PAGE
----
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Homemade Nocino Recipe

Matrimony Cocktail

How to make your own nocino with a recipe from San Francisco bartender Erik Ellestad.

A feast day celebrating the birth of John the Baptist is not the only Italian tradition to take place on June 24—every year on San Giovanni, Italians gather unripe, green walnuts to infuse in a neutral spirit for homemade nocino. Delicately nutty and subtly spiced, this traditional liqueur is perfect paired after a rich meal with custard-based desserts like crème caramel. And while every recipe varies slightly—some use more sugar, others introduce additional spices like cloves and cardamom—Erik Ellestad, former San Francisco bartender, encourages experimenting with flavors at different stages to find the combination of spice and sweetness that suites your tastes. You can also experiment with resting times, as nocino mellows with age. Ellestad flavors the syrup used to sweeten the liqueur with cinnamon and citrus, allowing the flavor of the green walnuts to shine. Try it in this delicately nuanced Matrimony Cocktail, which blends nocino with genever and dry vermouth.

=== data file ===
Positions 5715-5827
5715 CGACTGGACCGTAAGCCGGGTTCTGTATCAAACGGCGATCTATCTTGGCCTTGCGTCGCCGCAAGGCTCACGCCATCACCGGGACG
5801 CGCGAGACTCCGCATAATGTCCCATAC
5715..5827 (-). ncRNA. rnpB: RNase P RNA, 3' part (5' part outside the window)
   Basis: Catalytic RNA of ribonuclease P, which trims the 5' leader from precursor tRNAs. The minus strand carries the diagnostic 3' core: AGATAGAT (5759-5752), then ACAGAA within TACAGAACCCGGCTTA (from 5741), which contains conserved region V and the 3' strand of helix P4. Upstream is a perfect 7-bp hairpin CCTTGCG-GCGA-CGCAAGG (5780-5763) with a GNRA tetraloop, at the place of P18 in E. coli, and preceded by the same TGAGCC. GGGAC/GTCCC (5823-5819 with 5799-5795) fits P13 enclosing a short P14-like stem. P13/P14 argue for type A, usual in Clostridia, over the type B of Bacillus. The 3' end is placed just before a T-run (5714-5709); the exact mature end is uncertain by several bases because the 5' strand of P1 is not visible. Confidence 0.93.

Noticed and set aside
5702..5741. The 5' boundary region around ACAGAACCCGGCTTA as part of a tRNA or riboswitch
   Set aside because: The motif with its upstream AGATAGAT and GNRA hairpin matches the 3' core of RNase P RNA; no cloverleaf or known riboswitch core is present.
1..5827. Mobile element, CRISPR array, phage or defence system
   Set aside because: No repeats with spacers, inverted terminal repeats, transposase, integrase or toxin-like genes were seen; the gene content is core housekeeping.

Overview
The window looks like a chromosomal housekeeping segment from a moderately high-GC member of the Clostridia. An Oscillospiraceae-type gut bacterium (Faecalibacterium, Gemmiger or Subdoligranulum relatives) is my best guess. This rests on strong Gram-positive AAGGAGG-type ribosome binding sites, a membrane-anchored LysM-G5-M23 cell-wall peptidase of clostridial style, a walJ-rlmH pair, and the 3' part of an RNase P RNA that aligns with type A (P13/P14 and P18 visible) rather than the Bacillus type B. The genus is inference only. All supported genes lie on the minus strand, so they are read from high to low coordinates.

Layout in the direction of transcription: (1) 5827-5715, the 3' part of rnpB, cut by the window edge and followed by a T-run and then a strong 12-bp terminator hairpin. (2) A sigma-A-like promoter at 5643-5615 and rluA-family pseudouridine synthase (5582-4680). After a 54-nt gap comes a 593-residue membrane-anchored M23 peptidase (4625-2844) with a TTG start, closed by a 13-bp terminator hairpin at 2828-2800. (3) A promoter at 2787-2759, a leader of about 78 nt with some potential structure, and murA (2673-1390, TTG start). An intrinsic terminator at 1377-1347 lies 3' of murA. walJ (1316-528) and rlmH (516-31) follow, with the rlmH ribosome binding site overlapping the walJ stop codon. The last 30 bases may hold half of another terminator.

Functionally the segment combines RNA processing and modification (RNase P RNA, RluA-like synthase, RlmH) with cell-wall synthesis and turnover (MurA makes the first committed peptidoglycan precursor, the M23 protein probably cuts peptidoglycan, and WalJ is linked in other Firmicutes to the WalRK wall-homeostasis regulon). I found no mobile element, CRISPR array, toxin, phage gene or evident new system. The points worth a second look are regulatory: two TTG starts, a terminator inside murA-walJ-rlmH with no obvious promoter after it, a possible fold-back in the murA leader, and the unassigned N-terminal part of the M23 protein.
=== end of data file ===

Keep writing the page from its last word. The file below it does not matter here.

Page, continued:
• 16 green walnuts, quartered
  • zest of 1 lemon
  • 750 ml. of vodka
  • ½ cup of water
  • 1 cup of sugar
  • 1 cinnamon stick
  • Tools:sealable glass jar, saucepan, chinois, glass bottle


Place the walnuts and the lemon zest in a clean, sealable glass jar. Cover with vodka, and let steep for at least 40 days in a cool, dark place.

After 40 days, combine the water, sugar and cinnamon stick in a saucepan. Cook over low heat until sugar dissolves. Cool and remove the cinnamon stick.

Strain the walnuts and lemon peel out of the vodka. Combine with the cinnamon-flavored syrup. Let rest for 40 more days, and strain through a chinois into a clean glass bottle.

Note: Green walnuts can be purchased online or from local farmers or grocers while in season (June through August, depending on where you live).

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